The xv postscript window lets you describe how your image should look when printed. You can set the paper size and the image size, position the image on the paper, and print in 'portrait' or 'landscape' mode.
The majority of the xv postscript window is taken up by a window that shows a white rectangle (the page) with a black rectangle (the image) positioned on it. You can position the image rectangle anywhere on the page. The only constraint is that the center of the image (where the two diagonal lines meet) must remain on the page. Only the portion of the image that is on the page will actually be printed.
The image can be (roughly) positioned on the page by clicking in the image rectangle and dragging it around. As you move the image, the "Top" and "Left" position displays will show the size of the top and left margins (the distance between the top-left corner of the page and the top-left corner of the image).
You'll note that you have limited placement resolution with the mouse. If you want to fine-position the image, you can use the arrow keys to move the image around. The arrow keys will move the image in .001" increments. You can hold them down, and they will auto-repeat. You can also hold a <Shift> key down while using the arrow keys. This will move the image in .010" increments.
You can change the size of the printed image by adjusting the Width or Height dials. Normally, the dials are locked together, to keep the aspect ratio of the image constant. You can unlock the dials by turning the off the checkbox located below the dials. As you change the dials, the size of the image (when printed) is displayed below, in inches and in millimeters. The current resolution of the image is also displayed below. The "Resolution" numbers tell you how many image pixels will be printed per inch.
One note on the 'Resolution' setting: I get a fair number of complaints about the default of '100% = 72 dpi'. Many folks wonder why they can't set the resolution to 300 dpi, given that most PostScript printers are 300 dpi. The answer, of course, is that they can. While you are constrained to integral percentage scaling factors, all the good resolutions (72, 75, 100, 150, 300, and 600 dpi) are attainable with appropriate settings of the scaling factors (100, 96, 72, 48, 24, and 12%, respectively).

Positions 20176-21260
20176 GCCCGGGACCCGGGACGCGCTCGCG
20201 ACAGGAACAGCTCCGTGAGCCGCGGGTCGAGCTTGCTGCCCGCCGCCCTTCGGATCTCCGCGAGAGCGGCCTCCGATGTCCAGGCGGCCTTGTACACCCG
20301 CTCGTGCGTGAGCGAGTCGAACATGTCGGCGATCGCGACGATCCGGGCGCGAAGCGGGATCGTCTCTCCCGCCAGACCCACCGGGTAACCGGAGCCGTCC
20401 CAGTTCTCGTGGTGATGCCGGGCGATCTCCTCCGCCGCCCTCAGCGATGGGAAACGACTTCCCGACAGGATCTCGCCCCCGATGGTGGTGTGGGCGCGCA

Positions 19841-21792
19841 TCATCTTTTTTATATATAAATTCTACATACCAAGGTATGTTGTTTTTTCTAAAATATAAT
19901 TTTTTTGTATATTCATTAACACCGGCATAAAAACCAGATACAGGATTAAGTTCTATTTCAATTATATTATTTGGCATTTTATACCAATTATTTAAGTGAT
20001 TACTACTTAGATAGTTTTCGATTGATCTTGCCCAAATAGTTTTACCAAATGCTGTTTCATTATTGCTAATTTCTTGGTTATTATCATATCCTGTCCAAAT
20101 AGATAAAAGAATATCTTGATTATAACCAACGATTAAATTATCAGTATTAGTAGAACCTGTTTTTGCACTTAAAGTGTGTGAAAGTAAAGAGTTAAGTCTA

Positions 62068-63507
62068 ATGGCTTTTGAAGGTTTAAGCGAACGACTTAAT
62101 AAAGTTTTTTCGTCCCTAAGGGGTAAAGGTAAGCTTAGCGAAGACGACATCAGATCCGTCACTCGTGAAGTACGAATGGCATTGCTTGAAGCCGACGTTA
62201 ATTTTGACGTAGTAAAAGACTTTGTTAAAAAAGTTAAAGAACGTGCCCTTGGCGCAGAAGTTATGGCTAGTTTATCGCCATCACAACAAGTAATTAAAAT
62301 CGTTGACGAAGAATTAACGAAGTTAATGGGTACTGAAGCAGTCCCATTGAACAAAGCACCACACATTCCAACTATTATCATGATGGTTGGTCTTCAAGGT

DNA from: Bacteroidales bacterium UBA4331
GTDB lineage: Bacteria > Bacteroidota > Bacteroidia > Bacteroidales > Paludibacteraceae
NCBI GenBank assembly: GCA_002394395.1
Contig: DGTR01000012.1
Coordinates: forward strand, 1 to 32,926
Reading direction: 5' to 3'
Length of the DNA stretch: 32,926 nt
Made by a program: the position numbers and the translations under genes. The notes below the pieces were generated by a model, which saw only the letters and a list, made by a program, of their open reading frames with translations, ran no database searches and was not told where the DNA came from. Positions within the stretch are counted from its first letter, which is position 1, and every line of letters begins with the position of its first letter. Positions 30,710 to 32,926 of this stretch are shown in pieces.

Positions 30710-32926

Now, one other thing to note is that, unless you are printing a black-and-white (not greyscale) image, you almost certainly do not want to print at 300 dpi (or whatever your printer's resolution is). At this time, all but the most enormous and expensive PostScript printers (> $20K) are fundamentally bitonal. That is, they can either put a dot at a certain position on a page, or not put a dot there. They have no ability (or nearly none) to adjust the size or darkness of the dot. As such, they cannot put an arbitrary 8-bit shade of gray (or 24-bit RGB color) at each 300 (or 600) dpi pixel position. They approximate grays (and colors) by dithering over a larger area. For example, if you print at 75 dpi onto a 300 dpi printer, each arbitrarily colored pixel in your source image will be represented by a 4x4 grid of bitonal dots on the page. This is why you should print non-bitonal images at low resolutions, such as 72 dpi. If you try to print them at higher resolutions, you will lose shades of gray (or different colors).
Located below the 'page' rectangle are a set of radio buttons that let you specify the current paper size (8.5"x11", 8.5"x14", 11"x17", A3, A4, B5, 4"x5", and 35mm), and orientation (Portrait and Landscape).
Clicking the "Top" display's button will cycle between displaying the size of the "Top" margin, the size of the "Bottom" margin, and the "Center Y" position (the distance from the top edge of the paper to the center of the image).
Click the Ok button when you're done. If everything is successful, the xv postscript and the xv save window will both close. If xv was unable to write the PostScript file, the xv postscript window will close, but the xv save window will remain open, to give you a chance to enter a different filename.